today is usually quite safe. The government has made
laws saying that employers have to look after the
workforce and provide safety equipment and other things
for them. At the start of the Industrial Revolution
none of these laws existed and so working in a factory
could prove to be very dangerous indeed. This section
looks at some of the conditions faced by workers and
offers a brief explanation of what was done to improve
such as the cotton trade were particularly hard for
workers to endure long hours of labour. The nature
of the work being done meant that the workplace had
to be very hot, steam engines contributing further
to the heat in this and other industries. Machinery
was not always fenced off and workers would be exposed
to the moving parts of the machines whilst they worked.
Children were often employed to move between these
dangerous machines as they were small enough to fit
between tightly packed machinery. This led to them
being placed in a great deal of danger and mortality
(death rates) were quite high in factories. Added
to the dangers of the workplace also consider the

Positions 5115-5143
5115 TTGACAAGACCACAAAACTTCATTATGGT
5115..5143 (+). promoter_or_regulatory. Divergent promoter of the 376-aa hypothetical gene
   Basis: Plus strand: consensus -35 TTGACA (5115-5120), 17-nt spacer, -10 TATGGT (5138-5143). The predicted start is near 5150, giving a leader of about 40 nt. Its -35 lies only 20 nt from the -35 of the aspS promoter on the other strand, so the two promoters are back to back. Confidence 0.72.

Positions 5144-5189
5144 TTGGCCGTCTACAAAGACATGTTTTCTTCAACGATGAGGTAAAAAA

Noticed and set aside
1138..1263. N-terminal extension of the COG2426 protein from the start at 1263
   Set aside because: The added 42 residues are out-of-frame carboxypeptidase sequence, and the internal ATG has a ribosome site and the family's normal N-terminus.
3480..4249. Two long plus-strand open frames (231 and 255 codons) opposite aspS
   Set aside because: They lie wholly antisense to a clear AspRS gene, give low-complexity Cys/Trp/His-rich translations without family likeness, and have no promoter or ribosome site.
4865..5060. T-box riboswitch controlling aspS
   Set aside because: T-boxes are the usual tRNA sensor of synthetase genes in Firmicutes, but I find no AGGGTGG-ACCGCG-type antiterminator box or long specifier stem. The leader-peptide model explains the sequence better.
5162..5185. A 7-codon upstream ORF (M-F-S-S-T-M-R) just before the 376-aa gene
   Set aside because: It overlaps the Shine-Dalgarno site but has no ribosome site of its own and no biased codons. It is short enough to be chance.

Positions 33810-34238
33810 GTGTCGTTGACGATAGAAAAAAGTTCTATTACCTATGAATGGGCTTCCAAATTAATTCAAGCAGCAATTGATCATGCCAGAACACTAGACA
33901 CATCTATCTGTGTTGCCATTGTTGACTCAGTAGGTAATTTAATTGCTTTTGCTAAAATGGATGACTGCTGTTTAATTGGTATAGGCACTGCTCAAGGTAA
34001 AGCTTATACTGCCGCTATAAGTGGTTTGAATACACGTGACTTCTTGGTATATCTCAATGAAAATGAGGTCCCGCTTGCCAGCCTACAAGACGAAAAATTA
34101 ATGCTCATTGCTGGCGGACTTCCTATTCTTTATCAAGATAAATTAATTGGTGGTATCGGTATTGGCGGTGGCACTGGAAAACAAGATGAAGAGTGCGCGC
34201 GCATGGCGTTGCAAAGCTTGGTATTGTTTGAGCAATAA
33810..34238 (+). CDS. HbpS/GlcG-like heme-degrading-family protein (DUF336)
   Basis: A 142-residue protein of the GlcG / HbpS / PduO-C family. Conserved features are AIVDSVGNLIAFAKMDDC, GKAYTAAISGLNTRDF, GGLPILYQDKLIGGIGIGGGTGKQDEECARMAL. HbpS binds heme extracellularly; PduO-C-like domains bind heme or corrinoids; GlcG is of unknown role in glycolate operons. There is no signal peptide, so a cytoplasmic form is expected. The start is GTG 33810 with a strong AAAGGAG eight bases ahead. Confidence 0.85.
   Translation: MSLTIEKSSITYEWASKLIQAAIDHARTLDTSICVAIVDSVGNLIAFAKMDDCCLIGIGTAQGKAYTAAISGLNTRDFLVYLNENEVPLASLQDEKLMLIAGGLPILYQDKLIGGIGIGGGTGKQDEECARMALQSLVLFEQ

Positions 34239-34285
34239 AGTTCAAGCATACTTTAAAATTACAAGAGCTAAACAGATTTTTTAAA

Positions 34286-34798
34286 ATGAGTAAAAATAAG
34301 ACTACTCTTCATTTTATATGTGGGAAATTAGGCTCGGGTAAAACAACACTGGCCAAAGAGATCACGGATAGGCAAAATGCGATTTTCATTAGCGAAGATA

impact of the hours worked. It was quite common for
workers to work 12 hours or more a day, in the hot
and physically exhausting work places. Exhaustion
naturally leads to the worker becoming sluggish (slow),
which again makes the workplace more dangerous.
all factories were as bad as the scenario highlighted
above. Robert owen and Titus salt for example were
both regarded as good employers in this respect. They
were amongst a group of people who were known as reformers.
These people wanted changes to the way that factories
were run. They faced opposition from other mill owners
who knew that reforms would cost them money and give
the workers more rights. (They wanted to make as much
profit as possible remember, that is the purpose of
manufacturing in a capitalist country).
reformers gradually managed to force changes to the
way that workers were treated. Some of these reforms
the hours worked by children to a maximum of 12
under 9 banned from working in the textiles industry
and 10-13 year olds limited to a 48 hour week.
of 12 hours work per day for Women.
of 10 hours work per day for Women and children.
hours worked by Women and children to 10 and a
half hours a day, but not allowed to work before
6am or after 6pm.
worker allowed to work more than 56.5 hours per